A New Jersey doctor who called himself “Candy Man” and “El Chapo of Opioids” is accused of distributing opioids without a legitimate medical reason and falsifying medical records to cover it up, according to federal prosecutors.
Robert Delagente, 45, of Oakland, is charged by complaint with one count of distribution of controlled dangerous substances and one count of obstruction of justice, U.S. Attorney Craig Carpenito announced Monday.
Delagente was scheduled to appear Monday afternoon in federal court in Newark.
His attorney did not immediately respond to request for comment.
According to court documents, beginning in May 2014, Delagante was a doctor at North Jersey Family Medicine in Oakland who allegedly called himself “Candy Man” and “El Chapo of Opioids” when describing himself in conversations pertaining to prescribing painkillers.
Court documents allege that Delagente knowingly prescribed controlled substances, such as oxycodone, Percocet, Tylenol with codeine, and various benzodiazepines without a legitimate medical purpose, ignoring dangers of the medical risk of overdose, drug abuse, and death that can accompany prescriptions of highly addictive opioids.
In one case, according to court documents, Delagente prescribed controlled substances without ever seeing the alleged patient for a medical visit or even discussing with the patient the medical need for the prescription.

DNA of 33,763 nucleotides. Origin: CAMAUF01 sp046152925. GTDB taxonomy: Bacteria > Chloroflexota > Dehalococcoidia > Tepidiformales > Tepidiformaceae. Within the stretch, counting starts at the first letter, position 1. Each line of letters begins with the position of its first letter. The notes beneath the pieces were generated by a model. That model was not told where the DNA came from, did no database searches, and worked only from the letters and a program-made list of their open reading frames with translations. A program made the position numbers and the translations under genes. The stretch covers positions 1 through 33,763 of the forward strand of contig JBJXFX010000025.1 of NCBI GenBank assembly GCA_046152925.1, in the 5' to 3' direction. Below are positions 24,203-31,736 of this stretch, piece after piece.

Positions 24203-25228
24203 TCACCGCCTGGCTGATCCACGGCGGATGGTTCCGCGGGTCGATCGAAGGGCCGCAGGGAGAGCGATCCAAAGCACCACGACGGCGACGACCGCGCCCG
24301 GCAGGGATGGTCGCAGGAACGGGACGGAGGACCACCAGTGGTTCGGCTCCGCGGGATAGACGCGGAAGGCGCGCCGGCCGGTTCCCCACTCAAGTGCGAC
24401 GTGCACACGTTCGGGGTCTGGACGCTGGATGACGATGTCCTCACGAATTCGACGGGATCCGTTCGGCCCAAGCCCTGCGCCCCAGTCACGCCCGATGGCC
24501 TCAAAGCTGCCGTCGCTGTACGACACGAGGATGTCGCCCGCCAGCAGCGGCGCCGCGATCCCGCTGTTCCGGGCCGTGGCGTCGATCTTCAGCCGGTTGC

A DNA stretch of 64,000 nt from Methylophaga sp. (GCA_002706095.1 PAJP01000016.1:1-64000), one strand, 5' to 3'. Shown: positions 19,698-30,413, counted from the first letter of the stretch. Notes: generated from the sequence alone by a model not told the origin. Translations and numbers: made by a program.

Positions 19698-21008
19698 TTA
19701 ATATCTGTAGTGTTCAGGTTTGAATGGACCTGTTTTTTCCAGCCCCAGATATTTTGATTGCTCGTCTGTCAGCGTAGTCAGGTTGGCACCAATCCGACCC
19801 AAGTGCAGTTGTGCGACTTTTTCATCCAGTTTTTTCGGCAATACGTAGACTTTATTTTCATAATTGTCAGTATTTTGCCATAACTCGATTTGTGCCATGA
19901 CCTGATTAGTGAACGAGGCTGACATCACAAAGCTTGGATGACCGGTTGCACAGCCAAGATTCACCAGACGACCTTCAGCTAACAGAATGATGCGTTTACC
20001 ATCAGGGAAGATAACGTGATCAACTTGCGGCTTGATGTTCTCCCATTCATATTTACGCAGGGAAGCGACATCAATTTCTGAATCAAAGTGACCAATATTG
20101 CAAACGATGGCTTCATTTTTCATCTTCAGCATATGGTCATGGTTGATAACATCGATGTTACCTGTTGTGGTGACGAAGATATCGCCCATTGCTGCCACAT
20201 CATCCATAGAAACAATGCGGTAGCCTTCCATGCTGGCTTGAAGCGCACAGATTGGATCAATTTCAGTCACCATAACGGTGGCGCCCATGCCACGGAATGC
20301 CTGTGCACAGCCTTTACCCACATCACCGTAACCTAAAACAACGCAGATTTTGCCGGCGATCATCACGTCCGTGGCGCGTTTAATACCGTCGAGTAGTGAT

The court documents go on to allege that Delagente allowed patients to ask him for controlled substances via text message and would write a prescription for patients that he would leave at the front desk, without requiring an office visit or consultation of any kind.
Delagente allagedly allowed patients to dictate the strength and dosage of the prescriptions. Additionally, it is alleged that Delagente also prescribed the dangerous drug combination known as the “Holy Trinity,” comprised of opioids (usually oxycodone), benzodiazepines (usually alprazolam) and muscle relaxers (usually carisoprodol).
According to prosecutors, Delagente failed to monitor patients for addiction and ignored drug screening tests to determine whether certain patients were taking illicit drugs.
It is alleged that Delagente prescribed controlled substances to patients he knew were addicted to opioids or other controlled substances.
In one case, according to court documents, one patient allegedly texted Delagente that the patient “probably can’t stop the pk’s,” referring to painkillers and a few days later, when the patient was having trouble obtaining pain medication, the patient allegedly wrote to Delagente that “If I go 4 days without [painkillers] I am in huge trouble.”
In response, Delagente allegedly wrote “I will leave you a short supply RX [prescription] at the front to pick up.” The court documents say that Delagente then allegedly wrote the patient a prescription for 120 tablets of 30-milligram oxycodone for 30 days, prosecutors say, adding that Delagente at one point told this patient: “I’m literally sticking my neck out and can lose my medical license or [be] arrested for what I just did.”
Delagente was also charged with altering medical records of patients who received controlled substance prescriptions from him after law enforcement officials had subpoenaed the records from him in late April 2019.
Delagente faces a maximum penalty of 20 years in prison and a $1 million fine on the distribution of controlled dangerous substances charge and a maximum penalty of 20 years in prison and a $250,000 fine on the obstruction charge.